But yesterday, I faced it rough. The temperatures hit 40 degrees, and then my taps ran dry. I live in Dhangadi, a rural town of Nepal with severe water problems. Most of the ground water has arsenic. I have to rely on piped water, which comes only twice a day, at about 6-9am and 3-5pm.
The problem is I slept very late the other night, because I was chatting with my girlfriend all night (long distance love is very difficult). So I woke up after the water supply company had turned off the tap. To my horror, I discovered that my reservoir tank was empty. I was sweating, humidity was up to 80%, yet I couldn’t take a shower! My skin felt like it was peeling off.
To worsen it, electricity went off. I couldn’t turn on the fan to cool down my room. And the sun shone with such fierceness that I felt I was in an oven.
3pm came and I ran to the taps, to fill up my cans and my tank, but the tap stayed dry. It happens often. It’s the price you pay for living in a rural town.
I could not go to my neighbors to get water. This is Nepal, a Hindu society. I’m a black man, and they think that black people are lower caste, untouchables, you are not supposed to share water with them. All my neighbors are Brahmins (the highest caste) and Tharus, third in the hierachy. And though we talk on the streets, none of them has ever invited me into their homes. In contrast, the white couple who live a short distance away get invited to all the weddings and parties. I once asked my neighbors for water, but they gave me a stupid excuse, which revealed to me that they think I’m an untouchable because I’m black, so I’m not supposed to share water sources with them.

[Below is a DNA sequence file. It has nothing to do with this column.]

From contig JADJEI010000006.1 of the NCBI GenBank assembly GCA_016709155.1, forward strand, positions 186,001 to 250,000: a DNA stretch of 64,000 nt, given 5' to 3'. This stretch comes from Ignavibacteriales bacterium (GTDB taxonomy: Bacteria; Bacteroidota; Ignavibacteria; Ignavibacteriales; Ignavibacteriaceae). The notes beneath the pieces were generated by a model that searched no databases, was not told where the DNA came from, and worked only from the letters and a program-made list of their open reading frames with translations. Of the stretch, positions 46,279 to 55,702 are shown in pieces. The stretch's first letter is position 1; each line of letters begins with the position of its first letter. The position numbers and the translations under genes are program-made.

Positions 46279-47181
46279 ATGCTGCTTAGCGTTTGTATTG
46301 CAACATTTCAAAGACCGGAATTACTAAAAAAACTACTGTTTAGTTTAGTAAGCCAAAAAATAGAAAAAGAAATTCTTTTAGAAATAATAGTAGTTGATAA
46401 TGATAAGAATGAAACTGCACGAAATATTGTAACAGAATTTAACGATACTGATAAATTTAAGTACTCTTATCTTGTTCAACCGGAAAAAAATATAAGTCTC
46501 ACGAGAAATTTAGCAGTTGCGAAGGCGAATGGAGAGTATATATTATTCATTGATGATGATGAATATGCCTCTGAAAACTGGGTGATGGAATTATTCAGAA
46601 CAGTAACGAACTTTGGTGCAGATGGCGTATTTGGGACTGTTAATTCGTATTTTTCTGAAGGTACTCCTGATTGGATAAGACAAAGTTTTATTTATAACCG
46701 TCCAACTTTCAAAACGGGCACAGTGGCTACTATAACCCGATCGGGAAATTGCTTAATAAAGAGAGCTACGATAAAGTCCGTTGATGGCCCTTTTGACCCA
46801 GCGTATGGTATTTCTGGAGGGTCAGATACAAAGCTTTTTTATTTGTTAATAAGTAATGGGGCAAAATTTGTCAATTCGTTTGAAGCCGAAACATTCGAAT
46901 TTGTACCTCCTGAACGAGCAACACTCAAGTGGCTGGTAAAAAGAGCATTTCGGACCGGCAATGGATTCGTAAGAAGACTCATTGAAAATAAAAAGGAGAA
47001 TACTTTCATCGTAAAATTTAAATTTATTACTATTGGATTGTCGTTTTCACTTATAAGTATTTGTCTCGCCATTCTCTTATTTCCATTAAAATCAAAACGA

In the past, the caste system wasn’t determined by skin color. But “…because of the colonization in India, some people tend to think in that way.” Dr. Khrisna Bahadur Battachan told me this in an interview I had with him once, which appears in my documentary, Untouchable Love.
The problem with the house I’m renting is that I have a broken manual water pump, and so when the piped water runs out, I have no other water source. I once complained to the landlord, but she never fixed it.
And so here I was in an oven, unable to shower, unable to turn on the fan. I tried ‘dry cleaning’ myself with a towel, which I made wet by wiping the sink, but it only worsened the slimy feeling on my skin. I felt like snails had left their goo all over my body. I endured a terrible night, tossing and turning, with the bed sheets sticking to my skin like filthy rags. I kept all the windows open. The full moon shone all night, smiling at me, laughing at my woes.
Morning came. The sun rose, promising me a new day. But the taps stayed dry until 7am. By this time, I was nearly mad with rage, though I looked as calm as a stone abandoned in the desert.
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